By Jenn Riggle
Information is power – especially when it comes to helping people make better decisions about their own health. This explains why health information is one of the most popular subjects people search for online.
The challenge is that while doctors believe that mobile technology and iPads can play a beneficial role in healthcare, software innovation hasn’t kept pace.
Mobile technology has also allowed doctors to bring their iPads to the bedside to share pictures and health data with patients. Manhattan Research reported last May that 30 percent of U.S. doctors now use iPads to access EHRs (electronic health records), view radiology images and communicate with patients.
At the same time, hospitals are spending millions of dollars to move to Electronic Medical Records, such as Epic and Allscripts, but most popular EMRs offer read-only versions for iPads. To get around this, doctors often use Citrix, a Windows-based networking tool; however, this can make it difficult to enter new information.
To further complicate matters, a recent Spyglass Consulting Group reported that 75 percent of physicians report that their hospital IT departments are hesitant to support mobile devices because of security concerns. And there is some validity to their concerns. The U.S. Department of Health and Human Services reported that mobile devices are responsible for the majority of data breaches for hospitals.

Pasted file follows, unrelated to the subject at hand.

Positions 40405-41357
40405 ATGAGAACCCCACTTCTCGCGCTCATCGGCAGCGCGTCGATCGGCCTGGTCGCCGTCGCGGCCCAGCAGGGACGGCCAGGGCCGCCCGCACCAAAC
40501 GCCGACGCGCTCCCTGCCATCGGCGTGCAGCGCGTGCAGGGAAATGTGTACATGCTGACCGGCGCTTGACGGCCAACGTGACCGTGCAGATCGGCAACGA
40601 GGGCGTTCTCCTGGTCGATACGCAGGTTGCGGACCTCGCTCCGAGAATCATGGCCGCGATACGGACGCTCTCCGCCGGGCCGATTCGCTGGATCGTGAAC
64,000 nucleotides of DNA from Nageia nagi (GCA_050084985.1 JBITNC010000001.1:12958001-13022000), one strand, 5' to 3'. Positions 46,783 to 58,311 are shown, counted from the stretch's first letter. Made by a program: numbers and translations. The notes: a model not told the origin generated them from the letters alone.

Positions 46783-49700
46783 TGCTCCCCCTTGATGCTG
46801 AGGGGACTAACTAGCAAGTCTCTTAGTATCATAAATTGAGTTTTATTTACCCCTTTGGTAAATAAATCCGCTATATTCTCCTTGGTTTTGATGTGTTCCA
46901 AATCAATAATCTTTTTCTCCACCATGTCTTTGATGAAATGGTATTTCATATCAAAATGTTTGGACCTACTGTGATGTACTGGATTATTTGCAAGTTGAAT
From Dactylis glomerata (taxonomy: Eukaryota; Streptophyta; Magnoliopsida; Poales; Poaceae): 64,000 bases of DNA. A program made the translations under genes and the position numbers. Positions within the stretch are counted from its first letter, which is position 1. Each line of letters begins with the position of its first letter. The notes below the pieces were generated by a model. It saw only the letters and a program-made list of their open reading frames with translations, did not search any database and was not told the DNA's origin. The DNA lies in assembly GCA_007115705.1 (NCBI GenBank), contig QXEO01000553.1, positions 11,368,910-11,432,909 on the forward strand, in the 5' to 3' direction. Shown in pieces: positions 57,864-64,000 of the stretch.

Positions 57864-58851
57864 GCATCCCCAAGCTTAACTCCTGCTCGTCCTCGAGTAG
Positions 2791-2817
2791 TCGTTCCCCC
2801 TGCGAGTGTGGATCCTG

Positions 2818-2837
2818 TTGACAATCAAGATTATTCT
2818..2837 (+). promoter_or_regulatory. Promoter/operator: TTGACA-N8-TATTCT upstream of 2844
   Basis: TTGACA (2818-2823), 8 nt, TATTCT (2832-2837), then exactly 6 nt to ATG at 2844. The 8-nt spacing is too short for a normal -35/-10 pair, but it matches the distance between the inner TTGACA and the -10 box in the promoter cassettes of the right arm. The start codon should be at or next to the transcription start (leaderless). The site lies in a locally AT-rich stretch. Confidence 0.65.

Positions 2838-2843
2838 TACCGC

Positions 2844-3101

The problem: More than half of mobile device users don’t use passwords to protect their smartphones and tablets, even though they connect to corporate networks.
This fear of data breaches may also explain why hospitals and physicians are hesitant to embrace cloud computing. Market research firm KLAS Research found that 58 percent of healthcare organizations are considering cloud computing for data storage, yet only 35 percent have project plans and many said they were still leery of the technology.
But things may be changing. AT&T recently hired its first Chief Medical Information Officer (CMIO), who will focus on evidence-based medicine, health outcomes, disease management and wellness. And one of the CMIO’s priorities will be to help AT&T and its partners focus on getting EMRs and other systems able to share information.
Do iPads have a place in healthcare? Yes. But, for them to realize their potential, hospital IT departments need to overcome their fears and technology companies need to make connectivity a priority.